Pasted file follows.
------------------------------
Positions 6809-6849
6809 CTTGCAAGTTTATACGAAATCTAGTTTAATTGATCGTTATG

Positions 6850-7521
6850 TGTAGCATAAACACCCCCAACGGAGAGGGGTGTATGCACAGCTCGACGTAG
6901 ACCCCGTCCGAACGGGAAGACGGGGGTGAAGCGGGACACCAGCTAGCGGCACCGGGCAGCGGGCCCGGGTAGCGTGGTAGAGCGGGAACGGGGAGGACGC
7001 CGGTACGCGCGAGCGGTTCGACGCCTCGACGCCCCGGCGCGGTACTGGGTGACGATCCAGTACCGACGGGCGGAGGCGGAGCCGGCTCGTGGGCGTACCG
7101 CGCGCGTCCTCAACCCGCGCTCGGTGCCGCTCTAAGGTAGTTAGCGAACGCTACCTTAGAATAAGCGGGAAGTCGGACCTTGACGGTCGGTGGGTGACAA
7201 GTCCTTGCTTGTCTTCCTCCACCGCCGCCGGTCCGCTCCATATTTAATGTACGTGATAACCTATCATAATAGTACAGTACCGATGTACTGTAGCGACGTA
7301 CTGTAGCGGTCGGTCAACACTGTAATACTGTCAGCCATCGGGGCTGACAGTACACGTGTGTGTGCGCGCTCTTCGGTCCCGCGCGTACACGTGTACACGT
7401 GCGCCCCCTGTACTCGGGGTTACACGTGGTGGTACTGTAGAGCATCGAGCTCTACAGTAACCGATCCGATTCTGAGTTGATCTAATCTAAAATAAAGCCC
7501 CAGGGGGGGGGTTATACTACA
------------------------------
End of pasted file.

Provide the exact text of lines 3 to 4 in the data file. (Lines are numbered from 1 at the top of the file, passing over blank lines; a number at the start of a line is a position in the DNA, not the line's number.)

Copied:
Positions 6850-7521
6850 TGTAGCATAAACACCCCCAACGGAGAGGGGTGTATGCACAGCTCGACGTAG